Like the aforementioned Aedes, who a while back started releasing perfumes under their own aegis and now offer eight titles, all pricey, all good quality – heavy, spicy, fresh, contemporary – MiN New York has now come out with its own line of perfumes called Scent Stories  – ‘hand-crafted visceral moments of limited production’  covering a wide variety of themes, in two volumes so far; sixteen scents in all, $240 per 75ml, that strike me as well made and thought out ( I only have Vol 2 to review, a series of five scents, four of which I will discuss here ).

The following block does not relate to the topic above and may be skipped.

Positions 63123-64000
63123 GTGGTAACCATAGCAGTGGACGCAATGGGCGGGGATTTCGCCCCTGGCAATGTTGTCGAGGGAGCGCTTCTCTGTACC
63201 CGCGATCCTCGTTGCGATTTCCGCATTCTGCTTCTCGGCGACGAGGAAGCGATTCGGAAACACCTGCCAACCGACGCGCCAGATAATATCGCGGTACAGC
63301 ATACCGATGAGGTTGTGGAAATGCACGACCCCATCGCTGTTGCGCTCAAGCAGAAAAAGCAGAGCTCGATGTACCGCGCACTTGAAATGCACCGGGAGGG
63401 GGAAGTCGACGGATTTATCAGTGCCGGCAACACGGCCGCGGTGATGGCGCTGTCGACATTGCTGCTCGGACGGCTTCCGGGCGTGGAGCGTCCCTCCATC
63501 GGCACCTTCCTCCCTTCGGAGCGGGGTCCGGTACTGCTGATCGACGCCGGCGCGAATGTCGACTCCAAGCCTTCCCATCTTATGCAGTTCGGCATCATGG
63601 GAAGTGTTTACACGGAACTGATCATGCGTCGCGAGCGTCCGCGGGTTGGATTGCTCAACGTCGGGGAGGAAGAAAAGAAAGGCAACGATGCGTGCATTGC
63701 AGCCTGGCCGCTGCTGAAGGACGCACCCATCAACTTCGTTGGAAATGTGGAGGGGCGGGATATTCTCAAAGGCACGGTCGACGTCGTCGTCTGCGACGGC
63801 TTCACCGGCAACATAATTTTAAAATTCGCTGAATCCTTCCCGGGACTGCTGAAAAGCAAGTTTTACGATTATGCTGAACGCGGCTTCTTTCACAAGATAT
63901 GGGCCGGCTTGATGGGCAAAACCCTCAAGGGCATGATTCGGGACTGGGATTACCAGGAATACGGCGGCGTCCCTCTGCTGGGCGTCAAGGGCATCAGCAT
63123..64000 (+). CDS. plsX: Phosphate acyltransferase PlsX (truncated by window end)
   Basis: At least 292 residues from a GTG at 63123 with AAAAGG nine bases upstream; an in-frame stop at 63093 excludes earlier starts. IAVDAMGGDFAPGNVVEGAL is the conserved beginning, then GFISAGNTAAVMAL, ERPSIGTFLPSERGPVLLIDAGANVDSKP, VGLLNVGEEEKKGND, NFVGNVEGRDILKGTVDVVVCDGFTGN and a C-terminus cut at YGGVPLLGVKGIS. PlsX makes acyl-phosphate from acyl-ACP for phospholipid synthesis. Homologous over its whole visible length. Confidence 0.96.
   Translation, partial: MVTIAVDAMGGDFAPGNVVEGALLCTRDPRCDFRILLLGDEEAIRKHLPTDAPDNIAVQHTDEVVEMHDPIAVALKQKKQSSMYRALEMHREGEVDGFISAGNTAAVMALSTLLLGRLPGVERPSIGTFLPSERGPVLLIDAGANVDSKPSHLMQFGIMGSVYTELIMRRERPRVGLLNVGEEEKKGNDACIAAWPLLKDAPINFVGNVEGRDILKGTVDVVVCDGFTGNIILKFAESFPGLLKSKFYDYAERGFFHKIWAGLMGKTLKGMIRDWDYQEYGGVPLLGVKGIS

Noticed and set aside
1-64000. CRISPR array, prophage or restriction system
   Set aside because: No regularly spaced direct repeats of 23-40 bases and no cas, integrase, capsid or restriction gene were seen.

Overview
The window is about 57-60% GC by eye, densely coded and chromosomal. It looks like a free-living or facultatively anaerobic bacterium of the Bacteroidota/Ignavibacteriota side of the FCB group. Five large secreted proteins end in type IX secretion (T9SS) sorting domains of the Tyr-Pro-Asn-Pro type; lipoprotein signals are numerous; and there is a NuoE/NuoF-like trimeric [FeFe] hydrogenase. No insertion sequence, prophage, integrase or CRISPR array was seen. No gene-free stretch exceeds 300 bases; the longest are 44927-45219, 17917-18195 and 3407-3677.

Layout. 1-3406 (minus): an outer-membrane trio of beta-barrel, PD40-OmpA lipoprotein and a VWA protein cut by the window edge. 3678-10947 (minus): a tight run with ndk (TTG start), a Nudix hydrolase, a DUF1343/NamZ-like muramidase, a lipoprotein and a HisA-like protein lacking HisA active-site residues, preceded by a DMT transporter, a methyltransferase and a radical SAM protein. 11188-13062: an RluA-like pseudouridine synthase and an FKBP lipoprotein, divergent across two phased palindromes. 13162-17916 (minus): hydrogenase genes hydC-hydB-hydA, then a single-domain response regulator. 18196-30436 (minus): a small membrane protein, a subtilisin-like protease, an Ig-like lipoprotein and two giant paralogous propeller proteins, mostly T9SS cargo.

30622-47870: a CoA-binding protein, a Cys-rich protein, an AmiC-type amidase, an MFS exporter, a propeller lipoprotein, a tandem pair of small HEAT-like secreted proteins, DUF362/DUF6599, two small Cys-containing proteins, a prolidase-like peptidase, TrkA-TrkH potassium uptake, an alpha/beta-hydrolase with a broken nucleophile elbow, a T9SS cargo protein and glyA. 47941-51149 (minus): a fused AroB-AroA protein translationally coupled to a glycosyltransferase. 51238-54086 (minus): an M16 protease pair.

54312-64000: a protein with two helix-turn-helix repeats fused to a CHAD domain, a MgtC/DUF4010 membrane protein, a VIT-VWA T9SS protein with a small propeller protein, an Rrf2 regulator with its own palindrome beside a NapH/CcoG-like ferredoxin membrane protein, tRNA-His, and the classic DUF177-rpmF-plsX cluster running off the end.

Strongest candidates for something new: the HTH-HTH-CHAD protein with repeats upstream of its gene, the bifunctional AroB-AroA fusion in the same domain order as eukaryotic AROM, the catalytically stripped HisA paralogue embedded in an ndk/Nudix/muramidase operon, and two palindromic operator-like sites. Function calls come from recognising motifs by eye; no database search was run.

Firstly, Chef’s Table. Right now, as you know, I am not exactly able to go out shopping for groceries with the state of my legs (bags that unbalance me are a big no-no), so the D is responsible for bringing back food each night even if he has been working all day and is knackered. Frazzled, actually. Last night it was pizza and salad (which suits me just fine – after eight weeks in the Japanese hospital I could just live on Italian and Indian for the rest of the entire year, or even my life,  quite happily); lots of fresh basil and tomatoes, and as that was exactly the smell of the first perfume I tried out of the bag, I suggested a scented synchronicity. He tried some on, liked it immediately, and will wear it, the kind of spiky, aromatic green that is nice after a shower when you are hot and sticky in July and August and want to wear something grounding but stimulating to the nostrils.  Basil and tomato leaf has of course been done before, in Eau De Campagne by Sisley (1974), a green and grassy vetiver scent I sometimes like to spray on in the summer time, as well as the salad-like Baime by Maitre Parfumeur; Feuilles De Tomates Poivrees by Lostmarch, and the basilique of basiliques, Virgilio by Diptqyue, from back when they still had some genuinely weird perfumes on their roster such as L’Autre and Vinaigre. Virgilio is a dastardly basil scent that is really quite hard to wear, but Chef’s Table is easier; effective as a green, herbal, minty basil concoction that keeps its leafiness throughout but remains abstract enough not to let the culinary angles become too much of a distraction. Mint, basil, a pungent clary sage and a subtle tomato leaf note form the main basis of the perfume but in very nice balance with an invisible underthrow of rose, iris, and tonka that broadens the herbaceousness and makes the scent appealing and wearable. I like it. With more stamina and wherewithall than say, Guerlain’s Herba Fresca, head-clearing and androgynous, I would definitely recommend this one for those who like a basil note in their perfume – this is like eating pesto on a picnic in the grass on a cool, summer’s evening.